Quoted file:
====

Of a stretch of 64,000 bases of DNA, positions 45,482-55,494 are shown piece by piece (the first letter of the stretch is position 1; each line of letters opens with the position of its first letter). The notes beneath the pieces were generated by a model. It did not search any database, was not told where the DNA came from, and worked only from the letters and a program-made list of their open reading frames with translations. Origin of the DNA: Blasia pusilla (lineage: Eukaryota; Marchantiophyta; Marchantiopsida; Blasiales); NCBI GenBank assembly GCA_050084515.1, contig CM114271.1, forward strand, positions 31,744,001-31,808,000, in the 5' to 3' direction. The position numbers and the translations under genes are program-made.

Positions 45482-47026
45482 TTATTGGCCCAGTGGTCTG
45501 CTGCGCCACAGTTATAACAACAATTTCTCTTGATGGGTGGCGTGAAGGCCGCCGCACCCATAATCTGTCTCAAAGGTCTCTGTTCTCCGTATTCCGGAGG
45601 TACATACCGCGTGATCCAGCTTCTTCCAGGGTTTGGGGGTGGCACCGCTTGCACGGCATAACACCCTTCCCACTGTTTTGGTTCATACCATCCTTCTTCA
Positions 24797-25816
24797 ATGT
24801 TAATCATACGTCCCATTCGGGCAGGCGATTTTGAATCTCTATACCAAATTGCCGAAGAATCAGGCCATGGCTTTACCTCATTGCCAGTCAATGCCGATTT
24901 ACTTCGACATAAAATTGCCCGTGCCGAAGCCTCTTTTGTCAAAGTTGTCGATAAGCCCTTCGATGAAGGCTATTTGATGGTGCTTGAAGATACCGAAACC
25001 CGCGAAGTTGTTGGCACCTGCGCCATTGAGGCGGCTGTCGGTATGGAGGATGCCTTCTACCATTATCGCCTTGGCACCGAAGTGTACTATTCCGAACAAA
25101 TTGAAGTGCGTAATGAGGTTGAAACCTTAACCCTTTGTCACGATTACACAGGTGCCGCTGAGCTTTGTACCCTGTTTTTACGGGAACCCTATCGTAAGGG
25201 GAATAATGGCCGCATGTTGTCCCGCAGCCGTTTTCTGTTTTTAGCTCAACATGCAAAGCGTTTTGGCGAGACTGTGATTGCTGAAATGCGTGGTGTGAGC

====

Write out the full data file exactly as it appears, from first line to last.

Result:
Of a stretch of 64,000 bases of DNA, positions 45,482-55,494 are shown piece by piece (the first letter of the stretch is position 1; each line of letters opens with the position of its first letter). The notes beneath the pieces were generated by a model. It did not search any database, was not told where the DNA came from, and worked only from the letters and a program-made list of their open reading frames with translations. Origin of the DNA: Blasia pusilla (lineage: Eukaryota; Marchantiophyta; Marchantiopsida; Blasiales); NCBI GenBank assembly GCA_050084515.1, contig CM114271.1, forward strand, positions 31,744,001-31,808,000, in the 5' to 3' direction. The position numbers and the translations under genes are program-made.

Positions 45482-47026
45482 TTATTGGCCCAGTGGTCTG
45501 CTGCGCCACAGTTATAACAACAATTTCTCTTGATGGGTGGCGTGAAGGCCGCCGCACCCATAATCTGTCTCAAAGGTCTCTGTTCTCCGTATTCCGGAGG
45601 TACATACCGCGTGATCCAGCTTCTTCCAGGGTTTGGGGGTGGCACCGCTTGCACGGCATAACACCCTTCCCACTGTTTTGGTTCATACCATCCTTCTTCA
Positions 24797-25816
24797 ATGT
24801 TAATCATACGTCCCATTCGGGCAGGCGATTTTGAATCTCTATACCAAATTGCCGAAGAATCAGGCCATGGCTTTACCTCATTGCCAGTCAATGCCGATTT
24901 ACTTCGACATAAAATTGCCCGTGCCGAAGCCTCTTTTGTCAAAGTTGTCGATAAGCCCTTCGATGAAGGCTATTTGATGGTGCTTGAAGATACCGAAACC
25001 CGCGAAGTTGTTGGCACCTGCGCCATTGAGGCGGCTGTCGGTATGGAGGATGCCTTCTACCATTATCGCCTTGGCACCGAAGTGTACTATTCCGAACAAA
25101 TTGAAGTGCGTAATGAGGTTGAAACCTTAACCCTTTGTCACGATTACACAGGTGCCGCTGAGCTTTGTACCCTGTTTTTACGGGAACCCTATCGTAAGGG
25201 GAATAATGGCCGCATGTTGTCCCGCAGCCGTTTTCTGTTTTTAGCTCAACATGCAAAGCGTTTTGGCGAGACTGTGATTGCTGAAATGCGTGGTGTGAGC